THE BOURNE IDENTITY
About The Production (Continued)
important visual element of The Bourne Identity fell to French costume
designer Pierre-Yves Gayraud. Rather than dip into his mastery of haute
couture - so elegantly displayed in Indochine and East-West -
the designer made much grittier choices in dressing Matt Damon and Franka
"We decided early
on to keep a very simple look for Matt as Jason Bourne," said Gayraud.
"The character begins with clothing borrowed from the fishermen who save
him - very old, very dirty, a torn sweater, a filthy parka. He later begins to
establish his personality, but his clothes must never draw attention. He wears
practical clothes, the kind you might buy in a military clothing store -
T-shirts, jeans, boots. Later, as he needs to gain respectability to gain entry
to offices and decent hotels, he wears a simple long black winter coat.
"As Marie, Franka
has two looks in the movie," Gayraud continued. "The first is her
gypsy/artist look, which is very cool. Our key hair stylist, Kay Georgiou,
created multi-colored hair for Franka, very post-punk and on her, extremely
attractive. This contrasts with a more conservative look that she affects later.
We fabricated every single
piece of wardrobe for Franka nothing was store-bought."
Nykwana Wombosi's (Adewale Akinnuoye-Agbaje) uniform and civilian dress after
Zaire's ex-dictator Mobutu Sese Seko and Uganda's di Amin Dada. The
character's numerous wives are dressed in a startlingly beautiful array of
African and western designs.
The Czech Republic's
capital of Prague, which has played virtually every city in Europe recently,
primarily doubled as Zurich, Switzerland for The Bourne Identity.
"Unless you view
Zurich from far back, in which you see its relationship to the lake, it's not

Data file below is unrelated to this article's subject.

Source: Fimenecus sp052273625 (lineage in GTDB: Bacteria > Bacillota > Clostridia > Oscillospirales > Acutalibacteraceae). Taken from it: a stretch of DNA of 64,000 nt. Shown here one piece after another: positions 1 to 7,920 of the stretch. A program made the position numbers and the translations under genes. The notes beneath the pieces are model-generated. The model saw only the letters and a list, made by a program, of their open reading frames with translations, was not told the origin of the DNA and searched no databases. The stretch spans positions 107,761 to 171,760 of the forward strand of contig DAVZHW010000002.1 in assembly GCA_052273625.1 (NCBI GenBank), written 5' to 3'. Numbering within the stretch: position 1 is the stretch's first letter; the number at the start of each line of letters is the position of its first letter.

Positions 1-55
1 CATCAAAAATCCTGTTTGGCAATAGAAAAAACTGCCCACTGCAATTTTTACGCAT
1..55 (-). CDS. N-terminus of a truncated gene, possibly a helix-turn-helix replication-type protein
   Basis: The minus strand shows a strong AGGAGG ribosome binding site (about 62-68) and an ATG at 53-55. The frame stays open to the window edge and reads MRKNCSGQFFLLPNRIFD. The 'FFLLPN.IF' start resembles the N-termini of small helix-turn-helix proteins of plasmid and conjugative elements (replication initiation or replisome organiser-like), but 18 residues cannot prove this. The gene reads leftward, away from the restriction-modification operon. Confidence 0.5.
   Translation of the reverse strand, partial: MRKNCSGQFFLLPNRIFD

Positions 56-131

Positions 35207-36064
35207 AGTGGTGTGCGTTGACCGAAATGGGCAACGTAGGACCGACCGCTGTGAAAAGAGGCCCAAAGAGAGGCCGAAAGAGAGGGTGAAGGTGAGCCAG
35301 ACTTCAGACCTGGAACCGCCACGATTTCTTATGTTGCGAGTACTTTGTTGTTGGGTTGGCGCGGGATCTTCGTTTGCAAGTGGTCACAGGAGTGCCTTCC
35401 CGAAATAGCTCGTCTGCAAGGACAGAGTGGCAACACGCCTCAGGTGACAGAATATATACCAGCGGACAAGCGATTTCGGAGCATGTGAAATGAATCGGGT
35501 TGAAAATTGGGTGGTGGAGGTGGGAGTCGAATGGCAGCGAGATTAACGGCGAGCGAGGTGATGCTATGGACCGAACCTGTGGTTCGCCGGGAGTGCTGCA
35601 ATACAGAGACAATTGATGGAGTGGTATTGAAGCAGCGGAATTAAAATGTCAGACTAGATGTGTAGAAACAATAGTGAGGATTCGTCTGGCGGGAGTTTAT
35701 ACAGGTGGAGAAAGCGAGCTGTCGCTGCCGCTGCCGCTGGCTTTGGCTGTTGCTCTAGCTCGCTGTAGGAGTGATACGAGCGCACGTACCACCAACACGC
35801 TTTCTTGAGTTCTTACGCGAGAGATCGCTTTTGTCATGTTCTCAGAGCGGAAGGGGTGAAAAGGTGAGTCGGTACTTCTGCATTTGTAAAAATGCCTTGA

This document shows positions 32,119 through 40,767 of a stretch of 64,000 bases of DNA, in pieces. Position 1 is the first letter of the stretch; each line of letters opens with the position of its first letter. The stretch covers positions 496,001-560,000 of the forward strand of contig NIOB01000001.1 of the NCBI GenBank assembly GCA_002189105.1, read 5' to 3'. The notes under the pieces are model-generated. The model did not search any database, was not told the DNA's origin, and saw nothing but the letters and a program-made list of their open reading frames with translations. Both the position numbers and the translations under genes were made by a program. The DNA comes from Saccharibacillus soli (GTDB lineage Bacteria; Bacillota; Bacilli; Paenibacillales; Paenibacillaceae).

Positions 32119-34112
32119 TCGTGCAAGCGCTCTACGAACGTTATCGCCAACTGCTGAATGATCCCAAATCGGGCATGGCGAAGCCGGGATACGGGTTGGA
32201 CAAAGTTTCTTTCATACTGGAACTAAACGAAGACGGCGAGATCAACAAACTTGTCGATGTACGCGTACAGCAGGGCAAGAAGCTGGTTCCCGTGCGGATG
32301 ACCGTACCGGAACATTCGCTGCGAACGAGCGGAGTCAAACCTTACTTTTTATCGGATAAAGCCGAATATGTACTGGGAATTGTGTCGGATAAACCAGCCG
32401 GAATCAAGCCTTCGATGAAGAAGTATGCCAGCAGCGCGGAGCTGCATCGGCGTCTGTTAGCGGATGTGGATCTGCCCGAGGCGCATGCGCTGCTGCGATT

a highly visual city," Crowley observed of the city the production scouted
before settling on film-friendly Prague. "We knew that we could select
locations in Prague that would be even more dramatic than what we could find in
"I expected Zurich
to be big and imposing because of the presence of all those banks," added
production designer Weil, "but it's a lot more provincial - neat, clean
and sweet, sort of a cross between Strasbourg and Berlin."
However, what Weil and
his production team created in Prague, assisted by special effects supervisor
Philippe Hubin and visual effects supervisor Peter Donen, exceeded neat, clean
and sweet. Large swaths of downtown Prague were expropriated by the filmmakers
and redressed as Zurich, with tons of faux snow both on the ground
and floating to earth, often abetting the real snow in wintry, sub-freezing
Prague. Joined by a contingent of highly skilled and experienced Czech film
personnel, The Bourne Identity took full advantage of what the city had
A defunct branch of the
HypoBank - on its way to being completely refurbished as a luxury hotel - was
cannily converted by Weil, supervising art director Bettina von den Steinen and
set decorator Alexandrine Mauvezin into the United States Consulate in Zurich,
one of the most important backdrops in the story. It's here that Bourne, under
suspicion by Swiss police, tangles with Marines and other security personnel and
suddenly connects with Marie. Three stories of the Consulate were created
within, including the huge Visa Room and office space above.
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